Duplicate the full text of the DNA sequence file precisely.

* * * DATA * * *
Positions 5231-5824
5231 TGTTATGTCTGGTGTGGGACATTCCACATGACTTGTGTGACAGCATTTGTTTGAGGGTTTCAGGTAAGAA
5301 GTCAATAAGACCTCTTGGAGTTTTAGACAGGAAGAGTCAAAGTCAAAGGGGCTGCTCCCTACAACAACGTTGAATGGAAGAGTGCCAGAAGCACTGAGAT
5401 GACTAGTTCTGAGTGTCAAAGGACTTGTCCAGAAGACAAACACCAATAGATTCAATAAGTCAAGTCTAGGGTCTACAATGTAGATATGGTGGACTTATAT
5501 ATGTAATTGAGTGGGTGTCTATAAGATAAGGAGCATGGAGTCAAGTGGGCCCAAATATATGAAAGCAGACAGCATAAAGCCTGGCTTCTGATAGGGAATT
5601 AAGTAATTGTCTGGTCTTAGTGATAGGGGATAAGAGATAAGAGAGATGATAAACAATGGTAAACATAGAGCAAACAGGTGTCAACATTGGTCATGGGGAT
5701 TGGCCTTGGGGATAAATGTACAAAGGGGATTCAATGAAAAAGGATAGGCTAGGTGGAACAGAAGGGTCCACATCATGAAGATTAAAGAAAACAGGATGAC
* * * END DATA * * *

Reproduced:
Positions 5231-5824
5231 TGTTATGTCTGGTGTGGGACATTCCACATGACTTGTGTGACAGCATTTGTTTGAGGGTTTCAGGTAAGAA
5301 GTCAATAAGACCTCTTGGAGTTTTAGACAGGAAGAGTCAAAGTCAAAGGGGCTGCTCCCTACAACAACGTTGAATGGAAGAGTGCCAGAAGCACTGAGAT
5401 GACTAGTTCTGAGTGTCAAAGGACTTGTCCAGAAGACAAACACCAATAGATTCAATAAGTCAAGTCTAGGGTCTACAATGTAGATATGGTGGACTTATAT
5501 ATGTAATTGAGTGGGTGTCTATAAGATAAGGAGCATGGAGTCAAGTGGGCCCAAATATATGAAAGCAGACAGCATAAAGCCTGGCTTCTGATAGGGAATT
5601 AAGTAATTGTCTGGTCTTAGTGATAGGGGATAAGAGATAAGAGAGATGATAAACAATGGTAAACATAGAGCAAACAGGTGTCAACATTGGTCATGGGGAT
5701 TGGCCTTGGGGATAAATGTACAAAGGGGATTCAATGAAAAAGGATAGGCTAGGTGGAACAGAAGGGTCCACATCATGAAGATTAAAGAAAACAGGATGAC